Articles 57 and 73-bis are dedicated explicitly to persons with disabilities, in order to guarantee their rights, ensuring equal access to public voice telephony.

Conclusion

The transposition of the EU standard is designed to promote efficient investment and innovation in the electronic communications infrastructure, such as introducing the possibility for the NRA to impose the sharing of infrastructure, including buildings and access to them, wiring, as well as non-active network elements. The introduction of the principle of technological neutrality brings with it the promotion of efficient, flexible and coordinated spectrum management, mainly through the introduction of more innovative services. The new provisions on contracts reinforce users’ rights relating to transparency in dealings with service providers to reduce disputes between operators and users.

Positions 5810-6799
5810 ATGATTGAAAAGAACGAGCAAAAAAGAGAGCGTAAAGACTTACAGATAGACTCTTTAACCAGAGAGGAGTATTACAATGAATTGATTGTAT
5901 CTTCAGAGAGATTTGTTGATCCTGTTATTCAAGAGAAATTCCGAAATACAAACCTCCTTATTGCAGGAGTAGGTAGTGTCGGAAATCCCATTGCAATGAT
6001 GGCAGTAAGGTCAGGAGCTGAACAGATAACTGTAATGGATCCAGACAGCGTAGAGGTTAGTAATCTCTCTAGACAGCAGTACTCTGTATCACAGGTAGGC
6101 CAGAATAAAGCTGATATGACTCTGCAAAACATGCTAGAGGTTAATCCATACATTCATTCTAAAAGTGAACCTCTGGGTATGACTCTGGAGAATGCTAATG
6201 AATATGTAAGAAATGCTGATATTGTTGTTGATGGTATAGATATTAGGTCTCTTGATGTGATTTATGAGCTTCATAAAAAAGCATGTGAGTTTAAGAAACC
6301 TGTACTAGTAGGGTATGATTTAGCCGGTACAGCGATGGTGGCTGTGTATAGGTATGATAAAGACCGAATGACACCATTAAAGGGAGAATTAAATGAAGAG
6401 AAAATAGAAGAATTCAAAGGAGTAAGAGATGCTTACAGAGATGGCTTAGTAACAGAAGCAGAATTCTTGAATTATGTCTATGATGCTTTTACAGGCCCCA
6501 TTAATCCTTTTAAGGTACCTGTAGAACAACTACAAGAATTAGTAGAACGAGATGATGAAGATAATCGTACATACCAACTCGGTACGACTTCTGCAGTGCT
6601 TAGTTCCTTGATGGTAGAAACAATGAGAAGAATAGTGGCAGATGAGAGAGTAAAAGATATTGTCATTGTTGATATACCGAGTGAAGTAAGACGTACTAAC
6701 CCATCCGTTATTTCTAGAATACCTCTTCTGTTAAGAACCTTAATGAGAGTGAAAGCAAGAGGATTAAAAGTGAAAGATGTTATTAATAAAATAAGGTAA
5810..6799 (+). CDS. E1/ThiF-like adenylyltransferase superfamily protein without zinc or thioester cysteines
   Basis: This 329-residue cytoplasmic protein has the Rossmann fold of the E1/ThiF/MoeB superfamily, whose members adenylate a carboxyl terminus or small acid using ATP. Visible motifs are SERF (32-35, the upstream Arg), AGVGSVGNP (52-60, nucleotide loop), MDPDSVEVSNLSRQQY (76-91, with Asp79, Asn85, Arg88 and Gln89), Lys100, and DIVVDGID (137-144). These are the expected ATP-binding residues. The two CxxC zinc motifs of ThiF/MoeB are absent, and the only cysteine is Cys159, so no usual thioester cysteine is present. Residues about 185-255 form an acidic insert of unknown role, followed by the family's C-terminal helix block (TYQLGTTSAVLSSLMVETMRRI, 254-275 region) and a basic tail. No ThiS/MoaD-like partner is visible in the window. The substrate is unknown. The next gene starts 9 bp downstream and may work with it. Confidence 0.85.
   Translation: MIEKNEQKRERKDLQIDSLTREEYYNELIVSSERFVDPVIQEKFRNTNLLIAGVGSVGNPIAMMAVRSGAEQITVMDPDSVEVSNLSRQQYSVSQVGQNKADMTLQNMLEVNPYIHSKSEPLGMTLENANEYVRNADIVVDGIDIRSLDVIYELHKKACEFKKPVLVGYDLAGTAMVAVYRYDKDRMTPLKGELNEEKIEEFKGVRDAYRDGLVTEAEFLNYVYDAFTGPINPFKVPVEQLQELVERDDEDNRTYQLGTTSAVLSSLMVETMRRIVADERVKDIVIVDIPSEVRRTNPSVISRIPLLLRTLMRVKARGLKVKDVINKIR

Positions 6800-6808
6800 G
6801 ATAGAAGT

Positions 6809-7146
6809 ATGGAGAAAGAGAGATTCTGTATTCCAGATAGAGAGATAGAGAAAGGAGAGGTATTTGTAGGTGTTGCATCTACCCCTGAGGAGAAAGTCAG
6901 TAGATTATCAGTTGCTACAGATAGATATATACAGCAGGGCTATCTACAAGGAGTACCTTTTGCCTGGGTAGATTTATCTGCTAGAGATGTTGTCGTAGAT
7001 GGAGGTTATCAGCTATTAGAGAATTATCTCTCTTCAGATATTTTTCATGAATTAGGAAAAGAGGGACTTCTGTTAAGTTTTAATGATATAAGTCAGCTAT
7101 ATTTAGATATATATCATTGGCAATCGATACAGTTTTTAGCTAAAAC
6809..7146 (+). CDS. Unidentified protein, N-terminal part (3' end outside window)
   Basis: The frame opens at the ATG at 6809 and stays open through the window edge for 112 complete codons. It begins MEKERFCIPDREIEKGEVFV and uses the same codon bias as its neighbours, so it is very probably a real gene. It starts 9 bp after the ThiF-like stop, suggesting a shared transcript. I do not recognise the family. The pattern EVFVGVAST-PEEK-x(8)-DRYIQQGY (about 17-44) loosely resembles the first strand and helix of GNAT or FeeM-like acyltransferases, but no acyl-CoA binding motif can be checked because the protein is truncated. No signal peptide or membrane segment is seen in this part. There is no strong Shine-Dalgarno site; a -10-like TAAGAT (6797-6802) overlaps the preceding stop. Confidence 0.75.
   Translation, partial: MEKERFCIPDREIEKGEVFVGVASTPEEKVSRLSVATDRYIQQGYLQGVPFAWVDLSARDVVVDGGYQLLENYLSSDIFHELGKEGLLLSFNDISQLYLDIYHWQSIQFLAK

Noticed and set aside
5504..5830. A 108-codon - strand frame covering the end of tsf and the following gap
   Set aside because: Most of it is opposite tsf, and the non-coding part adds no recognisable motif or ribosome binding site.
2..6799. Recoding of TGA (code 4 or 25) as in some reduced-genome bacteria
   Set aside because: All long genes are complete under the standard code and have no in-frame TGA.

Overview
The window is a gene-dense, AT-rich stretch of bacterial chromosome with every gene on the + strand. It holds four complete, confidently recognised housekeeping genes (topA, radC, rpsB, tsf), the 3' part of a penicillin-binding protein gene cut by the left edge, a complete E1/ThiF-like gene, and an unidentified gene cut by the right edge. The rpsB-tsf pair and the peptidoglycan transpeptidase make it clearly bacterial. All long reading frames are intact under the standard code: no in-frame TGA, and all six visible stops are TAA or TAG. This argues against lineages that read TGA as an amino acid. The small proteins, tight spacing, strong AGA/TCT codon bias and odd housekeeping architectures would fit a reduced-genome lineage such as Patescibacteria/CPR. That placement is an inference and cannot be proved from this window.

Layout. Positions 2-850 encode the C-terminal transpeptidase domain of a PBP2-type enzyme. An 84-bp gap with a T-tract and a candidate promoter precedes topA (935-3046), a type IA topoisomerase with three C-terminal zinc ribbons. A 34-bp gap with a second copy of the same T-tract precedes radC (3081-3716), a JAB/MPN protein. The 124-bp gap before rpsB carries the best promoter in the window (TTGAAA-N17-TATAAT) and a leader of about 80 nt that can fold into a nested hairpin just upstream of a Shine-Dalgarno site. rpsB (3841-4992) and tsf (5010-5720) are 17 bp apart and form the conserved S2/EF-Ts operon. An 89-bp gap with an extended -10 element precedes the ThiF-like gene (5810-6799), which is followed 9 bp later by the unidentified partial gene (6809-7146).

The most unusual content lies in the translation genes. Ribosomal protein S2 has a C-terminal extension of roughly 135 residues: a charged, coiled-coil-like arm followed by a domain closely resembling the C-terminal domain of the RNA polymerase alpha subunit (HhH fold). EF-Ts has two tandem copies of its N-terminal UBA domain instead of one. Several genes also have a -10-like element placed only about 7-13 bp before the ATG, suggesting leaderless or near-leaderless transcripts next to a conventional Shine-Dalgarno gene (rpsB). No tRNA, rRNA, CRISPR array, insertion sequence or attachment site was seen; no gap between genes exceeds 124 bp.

The new legislation should lead the market for electronic communications towards a strengthened competitive structure, and should strengthen the internal market of the European Union, through greater protection and attention to consumers and other users. To pay no attention to the principles underlying the legislation transposing the two EU Directives, however, would not satisfy the purpose of the new regulations, and would render implementation of the European legislation a mere box-ticking exercise; whereas the new regulations should only form the foundations for the construction of a series of pro-consumer initiatives for the market in general.

Notes